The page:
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# Measuring a Building's Height With a Barometer

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7/10/2013 07:00 PM EDT

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Re: Put the barometer away...
7/12/2013 12:53:00 PM
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It does involve the barometer, at least insofar as safely storing it and protecting the environment from a nasty mercury spill.

Obviously your sarcasm detector was miscalibrated, as I was commenting on the disastrous toxic exposure risks involved in some of the suggestions (dropping it off the building, launching it over the building, etc.)

Consider it recalibrated (your sarcasm detector, not the barometer).

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Correct use?
7/12/2013 12:28:56 PM
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Has anyone mentioned the correct use?  Measure air pressure at bas of building, then air pressure at the top.  Find the difference and use that to compute the altitude...  Of course, you might need to take a trip to the beach to find the presseure at sea level, too...

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Re: Another Way!
7/12/2013 10:28:13 AM
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@Docdivakar: I would like to add another...

All Good suggestions. Another one I read was to set stand at the bottom of the building holding the barometer -- remotely detonate an explosion at the top of the buliding -- and measure the amount of time it takes the pressuse wave to register on the barometer :-)

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Re: 142 ways
7/12/2013 10:25:13 AM
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@n1ist: Climb the stairs and mark off the height in barometer-length units.

That would work -- this reminds me of the Smoot as a non-standard unit of length.

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Re: The laser or flashlight solution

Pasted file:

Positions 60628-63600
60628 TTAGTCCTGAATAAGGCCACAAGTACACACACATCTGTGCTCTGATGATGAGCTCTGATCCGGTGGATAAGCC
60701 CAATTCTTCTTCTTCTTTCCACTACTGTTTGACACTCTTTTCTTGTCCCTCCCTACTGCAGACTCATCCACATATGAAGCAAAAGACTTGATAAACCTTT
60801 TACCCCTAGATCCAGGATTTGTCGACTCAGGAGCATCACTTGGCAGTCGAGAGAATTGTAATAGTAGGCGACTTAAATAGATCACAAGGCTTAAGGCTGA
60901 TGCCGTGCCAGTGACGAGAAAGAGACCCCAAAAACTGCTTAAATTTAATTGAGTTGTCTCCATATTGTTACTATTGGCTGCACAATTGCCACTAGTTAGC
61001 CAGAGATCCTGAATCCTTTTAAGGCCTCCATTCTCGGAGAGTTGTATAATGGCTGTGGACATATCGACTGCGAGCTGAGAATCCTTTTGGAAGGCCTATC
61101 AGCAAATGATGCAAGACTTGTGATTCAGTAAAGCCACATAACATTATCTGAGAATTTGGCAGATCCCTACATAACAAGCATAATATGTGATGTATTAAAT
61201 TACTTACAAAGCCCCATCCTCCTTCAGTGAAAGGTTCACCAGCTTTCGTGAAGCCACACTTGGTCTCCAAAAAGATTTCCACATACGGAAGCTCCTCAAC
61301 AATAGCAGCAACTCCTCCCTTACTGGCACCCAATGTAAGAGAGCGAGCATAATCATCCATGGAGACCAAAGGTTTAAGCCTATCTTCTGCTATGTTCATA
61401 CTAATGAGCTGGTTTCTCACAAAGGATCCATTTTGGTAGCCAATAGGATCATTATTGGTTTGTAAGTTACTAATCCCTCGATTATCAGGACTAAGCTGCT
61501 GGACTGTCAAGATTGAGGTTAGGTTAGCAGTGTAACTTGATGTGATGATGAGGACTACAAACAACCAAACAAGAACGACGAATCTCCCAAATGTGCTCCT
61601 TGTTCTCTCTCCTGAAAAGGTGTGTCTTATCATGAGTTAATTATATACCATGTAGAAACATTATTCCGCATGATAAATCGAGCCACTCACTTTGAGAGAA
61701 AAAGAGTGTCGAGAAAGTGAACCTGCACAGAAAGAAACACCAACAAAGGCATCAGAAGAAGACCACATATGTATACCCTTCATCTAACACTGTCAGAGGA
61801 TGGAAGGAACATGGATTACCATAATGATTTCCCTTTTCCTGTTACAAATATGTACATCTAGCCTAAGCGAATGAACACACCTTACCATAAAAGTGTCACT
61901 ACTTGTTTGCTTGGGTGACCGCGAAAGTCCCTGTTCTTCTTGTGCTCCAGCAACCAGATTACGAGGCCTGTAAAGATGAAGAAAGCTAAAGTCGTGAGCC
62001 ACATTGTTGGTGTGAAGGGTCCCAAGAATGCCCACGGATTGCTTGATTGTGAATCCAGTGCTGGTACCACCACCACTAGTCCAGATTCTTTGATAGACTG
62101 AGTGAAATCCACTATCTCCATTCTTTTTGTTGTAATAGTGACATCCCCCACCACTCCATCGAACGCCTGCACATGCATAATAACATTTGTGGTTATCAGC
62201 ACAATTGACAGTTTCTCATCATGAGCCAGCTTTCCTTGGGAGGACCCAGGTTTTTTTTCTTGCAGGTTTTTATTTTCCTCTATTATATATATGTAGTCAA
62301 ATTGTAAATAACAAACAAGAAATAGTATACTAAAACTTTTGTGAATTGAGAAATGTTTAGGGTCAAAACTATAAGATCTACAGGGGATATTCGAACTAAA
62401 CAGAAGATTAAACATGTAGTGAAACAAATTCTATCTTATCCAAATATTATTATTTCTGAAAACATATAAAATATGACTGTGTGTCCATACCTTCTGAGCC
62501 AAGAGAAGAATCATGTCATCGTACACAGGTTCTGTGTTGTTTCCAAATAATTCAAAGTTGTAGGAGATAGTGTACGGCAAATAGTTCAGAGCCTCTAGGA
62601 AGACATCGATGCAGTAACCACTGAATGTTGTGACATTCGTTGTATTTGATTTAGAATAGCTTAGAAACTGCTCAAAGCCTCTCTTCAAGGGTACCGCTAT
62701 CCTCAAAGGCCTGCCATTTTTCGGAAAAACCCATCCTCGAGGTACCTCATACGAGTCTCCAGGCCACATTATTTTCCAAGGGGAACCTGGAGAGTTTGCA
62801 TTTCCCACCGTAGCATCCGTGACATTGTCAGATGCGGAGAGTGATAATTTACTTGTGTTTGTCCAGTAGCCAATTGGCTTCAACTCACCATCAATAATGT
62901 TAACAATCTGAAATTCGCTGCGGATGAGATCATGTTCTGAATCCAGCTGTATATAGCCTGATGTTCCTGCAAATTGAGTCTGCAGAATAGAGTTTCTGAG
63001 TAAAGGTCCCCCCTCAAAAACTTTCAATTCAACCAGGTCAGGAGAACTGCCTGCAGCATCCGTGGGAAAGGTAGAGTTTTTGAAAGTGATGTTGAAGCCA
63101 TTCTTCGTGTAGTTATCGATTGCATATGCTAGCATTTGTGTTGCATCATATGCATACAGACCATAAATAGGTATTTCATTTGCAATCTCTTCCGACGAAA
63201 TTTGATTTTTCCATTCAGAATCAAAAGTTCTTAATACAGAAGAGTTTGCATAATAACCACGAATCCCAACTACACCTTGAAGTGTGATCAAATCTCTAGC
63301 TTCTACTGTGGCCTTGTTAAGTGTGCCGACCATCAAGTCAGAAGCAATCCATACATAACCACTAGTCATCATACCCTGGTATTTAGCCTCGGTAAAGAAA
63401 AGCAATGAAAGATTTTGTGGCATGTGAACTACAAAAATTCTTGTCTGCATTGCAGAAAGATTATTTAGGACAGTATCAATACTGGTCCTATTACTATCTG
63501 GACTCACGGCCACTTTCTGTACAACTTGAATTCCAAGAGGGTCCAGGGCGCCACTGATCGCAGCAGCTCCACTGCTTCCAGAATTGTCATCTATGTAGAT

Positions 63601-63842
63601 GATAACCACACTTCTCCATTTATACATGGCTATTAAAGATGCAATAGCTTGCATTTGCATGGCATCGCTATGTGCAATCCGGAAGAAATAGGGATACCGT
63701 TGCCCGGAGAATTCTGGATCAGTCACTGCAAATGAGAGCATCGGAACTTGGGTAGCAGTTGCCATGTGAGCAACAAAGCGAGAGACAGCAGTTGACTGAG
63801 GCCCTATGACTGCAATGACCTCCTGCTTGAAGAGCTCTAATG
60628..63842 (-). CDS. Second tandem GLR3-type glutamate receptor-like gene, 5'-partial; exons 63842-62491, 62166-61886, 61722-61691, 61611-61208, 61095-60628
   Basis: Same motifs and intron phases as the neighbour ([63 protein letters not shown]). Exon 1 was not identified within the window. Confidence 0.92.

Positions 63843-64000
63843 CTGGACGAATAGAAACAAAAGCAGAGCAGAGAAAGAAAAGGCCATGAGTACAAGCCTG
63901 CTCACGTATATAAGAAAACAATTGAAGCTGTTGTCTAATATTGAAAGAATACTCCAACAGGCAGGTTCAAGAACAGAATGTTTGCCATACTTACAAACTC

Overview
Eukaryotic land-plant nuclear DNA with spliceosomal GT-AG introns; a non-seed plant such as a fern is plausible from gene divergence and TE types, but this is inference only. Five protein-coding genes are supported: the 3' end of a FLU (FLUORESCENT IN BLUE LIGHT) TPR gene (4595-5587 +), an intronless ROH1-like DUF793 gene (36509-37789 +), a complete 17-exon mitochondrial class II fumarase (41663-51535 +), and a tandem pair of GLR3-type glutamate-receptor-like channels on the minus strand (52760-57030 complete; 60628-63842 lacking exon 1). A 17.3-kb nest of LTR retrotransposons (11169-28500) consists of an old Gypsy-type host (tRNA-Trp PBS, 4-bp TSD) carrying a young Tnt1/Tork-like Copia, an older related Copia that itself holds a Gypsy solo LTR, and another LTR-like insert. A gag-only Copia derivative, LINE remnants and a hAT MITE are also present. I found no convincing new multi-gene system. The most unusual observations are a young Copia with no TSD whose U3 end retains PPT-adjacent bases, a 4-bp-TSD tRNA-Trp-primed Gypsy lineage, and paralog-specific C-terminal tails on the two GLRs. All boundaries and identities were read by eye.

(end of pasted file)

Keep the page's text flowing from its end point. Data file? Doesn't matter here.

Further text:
7/12/2013 10:22:35 AM
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@Ron: Point the laser at the top of the building and measure the angle that the laser/flashlamp is tilted....

There are many ways to calculate the height of a building ... the point of this exercise is to use th ebarometer in one way or another.

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Re: Put the barometer away...
7/12/2013 10:20:24 AM
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@jhm001: ...then go down to the local building department and pull the blueprints for the building.

But that doesn't involve using the barometer, which is a key requirement for the exercise.

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Another Way!
7/11/2013 9:40:25 PM
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Max, I would like to add another: have the students measure the reading on ground floor, and then climb two more floors, take readings in each and get the delta in pressure between floors. Count the number of storeys in the building and use USGS data charts to get the exact height. There will be some minor inaccuracy in this since the pressure drop vs. elevation curve is not linear, quadratic.

MP Divakar

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Re: Measuring a Building's Height With a Barometer
7/11/2013 9:20:03 PM
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Max, you may want to lookup one of the Communications Society event I chaired:

http://comsocscv.org/,

Nov 2012: Technologies for Location Determination in Indoor and Urban Environments.

The speaker from NextNav (formerly @Trimble Navigation) does allude to atmospheric pressure measurement as one of the reliable ways (need 10Pa resolution). This can be accomplished by MEMS pressure sensors in a smart phone BUT it needs to be quite precise and must correlate to a reference system.

MP Divakar

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Re: 142 ways
7/11/2013 8:32:17 PM
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Climb the stairs and mark off the height in barometer-length units.

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Will it work in Tibet?
7/11/2013 6:52:34 PM
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Will this ideas work in Tibet? Do you need more processing of data or extra measurement?

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